New Zealand businesses are on the road to recovery from the economic impact of the Covid-19 crisis but they, like corporates around the world, are having to change their operational practices.
One key trend seen globally is that businesses have shifted their focus towards implementing new digital solutions such as automation and artificial intelligence to improve their performance. McKinsey has reported that even before the pandemic hit, 92 percent of companies thought their business models would need to change, given digitisation. We are quickly seeing that Robotic Process Automation is becoming the fastest-growing form of digital transformation due to the speed with which it can be implemented, especially when adopted as an as-a-service model. More on that later.
What is Robotic Process Automation?
Robotic Process Automation, or RPA, can be defined as the structured use of software technology to automate business processes. Order management, customer service, accounting, and data compilation are all examples of the kinds of functions that can be managed by an RPA program. RPA interacts with software the same way a person does to help them get on with their jobs.
Despite the reluctance that all too often surrounds technological innovation, some of the most effective RPA implementations make it possible to achieve cost-cutting without reducing staff numbers.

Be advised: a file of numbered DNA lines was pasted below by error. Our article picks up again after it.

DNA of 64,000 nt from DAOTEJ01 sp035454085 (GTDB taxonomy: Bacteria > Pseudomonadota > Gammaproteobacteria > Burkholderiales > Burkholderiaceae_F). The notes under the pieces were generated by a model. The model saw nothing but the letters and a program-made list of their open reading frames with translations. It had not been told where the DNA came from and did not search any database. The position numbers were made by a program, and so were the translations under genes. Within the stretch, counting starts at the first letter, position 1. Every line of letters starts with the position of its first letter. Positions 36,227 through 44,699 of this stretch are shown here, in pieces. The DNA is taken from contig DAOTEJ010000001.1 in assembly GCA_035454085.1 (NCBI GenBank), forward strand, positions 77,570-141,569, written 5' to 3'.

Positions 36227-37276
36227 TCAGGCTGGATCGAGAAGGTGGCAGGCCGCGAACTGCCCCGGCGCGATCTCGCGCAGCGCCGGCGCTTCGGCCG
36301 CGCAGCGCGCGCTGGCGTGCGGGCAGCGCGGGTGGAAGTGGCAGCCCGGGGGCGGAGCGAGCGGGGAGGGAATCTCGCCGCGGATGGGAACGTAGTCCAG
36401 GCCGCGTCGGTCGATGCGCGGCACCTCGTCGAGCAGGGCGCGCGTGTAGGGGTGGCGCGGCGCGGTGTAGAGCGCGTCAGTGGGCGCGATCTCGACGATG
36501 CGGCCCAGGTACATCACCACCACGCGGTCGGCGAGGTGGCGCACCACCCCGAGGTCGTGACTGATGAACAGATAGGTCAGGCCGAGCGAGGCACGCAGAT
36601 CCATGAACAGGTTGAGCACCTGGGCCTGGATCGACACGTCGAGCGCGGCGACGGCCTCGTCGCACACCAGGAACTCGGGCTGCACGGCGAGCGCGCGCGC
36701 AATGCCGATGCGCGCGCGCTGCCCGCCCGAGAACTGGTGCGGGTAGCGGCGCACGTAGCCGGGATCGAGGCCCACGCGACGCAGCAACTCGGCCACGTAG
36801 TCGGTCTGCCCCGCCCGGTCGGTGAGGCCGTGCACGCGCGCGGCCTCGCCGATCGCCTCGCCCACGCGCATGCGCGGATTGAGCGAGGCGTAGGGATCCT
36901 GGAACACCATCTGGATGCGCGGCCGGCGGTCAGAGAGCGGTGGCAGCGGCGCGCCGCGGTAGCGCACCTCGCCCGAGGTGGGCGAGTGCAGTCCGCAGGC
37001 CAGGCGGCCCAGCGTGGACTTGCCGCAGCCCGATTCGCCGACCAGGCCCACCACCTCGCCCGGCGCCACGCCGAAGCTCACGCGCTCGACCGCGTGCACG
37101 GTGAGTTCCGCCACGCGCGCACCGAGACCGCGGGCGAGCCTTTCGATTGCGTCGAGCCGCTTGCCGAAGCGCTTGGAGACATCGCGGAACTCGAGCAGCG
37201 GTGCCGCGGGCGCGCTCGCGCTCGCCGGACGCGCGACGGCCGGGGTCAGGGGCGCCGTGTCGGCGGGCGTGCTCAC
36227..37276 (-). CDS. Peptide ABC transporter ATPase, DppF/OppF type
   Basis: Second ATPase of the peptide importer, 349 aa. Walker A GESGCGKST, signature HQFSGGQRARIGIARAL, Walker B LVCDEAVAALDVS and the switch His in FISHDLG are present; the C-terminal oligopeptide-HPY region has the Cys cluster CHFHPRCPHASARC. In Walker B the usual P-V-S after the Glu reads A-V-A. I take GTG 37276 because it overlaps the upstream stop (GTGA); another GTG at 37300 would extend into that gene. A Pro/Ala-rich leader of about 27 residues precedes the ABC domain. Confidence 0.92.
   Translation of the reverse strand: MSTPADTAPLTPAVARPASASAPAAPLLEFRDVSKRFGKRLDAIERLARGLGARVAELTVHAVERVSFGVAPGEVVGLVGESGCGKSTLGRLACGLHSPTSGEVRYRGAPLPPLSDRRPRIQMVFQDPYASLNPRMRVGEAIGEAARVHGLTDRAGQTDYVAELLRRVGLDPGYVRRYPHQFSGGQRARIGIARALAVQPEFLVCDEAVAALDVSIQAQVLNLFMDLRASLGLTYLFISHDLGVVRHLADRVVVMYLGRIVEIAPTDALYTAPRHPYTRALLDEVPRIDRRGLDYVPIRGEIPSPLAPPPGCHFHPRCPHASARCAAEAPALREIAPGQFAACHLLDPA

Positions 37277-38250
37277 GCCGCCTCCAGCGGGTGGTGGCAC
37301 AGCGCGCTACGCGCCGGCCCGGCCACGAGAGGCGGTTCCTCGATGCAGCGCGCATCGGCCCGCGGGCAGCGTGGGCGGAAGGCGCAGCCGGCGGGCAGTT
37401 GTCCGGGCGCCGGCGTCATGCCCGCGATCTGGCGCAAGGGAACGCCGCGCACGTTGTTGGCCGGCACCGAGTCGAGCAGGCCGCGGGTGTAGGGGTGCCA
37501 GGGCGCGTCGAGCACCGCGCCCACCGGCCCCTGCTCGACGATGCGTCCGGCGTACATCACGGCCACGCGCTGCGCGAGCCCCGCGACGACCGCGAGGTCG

When implemented in a smart and sustainable way, RPA can be used to free up your team so they can spend more time adding greater strategic value for your company.
Rise of the robots? Not really
RPA robots offer a number of advantages. They work with a high degree of speed and efficiency, completing tasks around the clock in a fraction of the time required for a human worker to finish the same job.
However, in situations where a judgement call is needed, or past experience is a necessary element in decision-making, it’s still essential to have a level of oversight from a person in the company.
For this reason, it’s best to think of the robots deployed through RPA as individual members of your team. They can report to human workers as part of a traditional organisational chart, and can be given tasks that are appropriate to their capabilities.
Way more than just cost reductions
Robotic Process Automation is highly variable in nature, but for businesses that adopt it, the return on investment goes far beyond the increased effectiveness of your existing team.
When implemented correctly, RPA generally leads to:
- Opportunities to eliminate redundant steps or streamline workflows that are identified when existing processes are examined prior to RPA implementation.
- Improved quality and process outcomes, potentially resulting in fewer returns, greater customer satisfaction, and increased referrals.
- Stronger staff morale and reduced turnover, as repetitive, low-impact tasks are taken off team members’ plates.
- Greater profitability or innovation, as team members can allocate greater portions of their days to higher-value or mission-critical activities.
The implementation of RPA in the workplace can not only improve business processes through increased efficiency and accuracy and a more detailed audit trail, but also have a positive impact on employees. A Deloitte study reported that more than 80 percent of organisations implementing or scaling RPA indicated that their workforce was happier.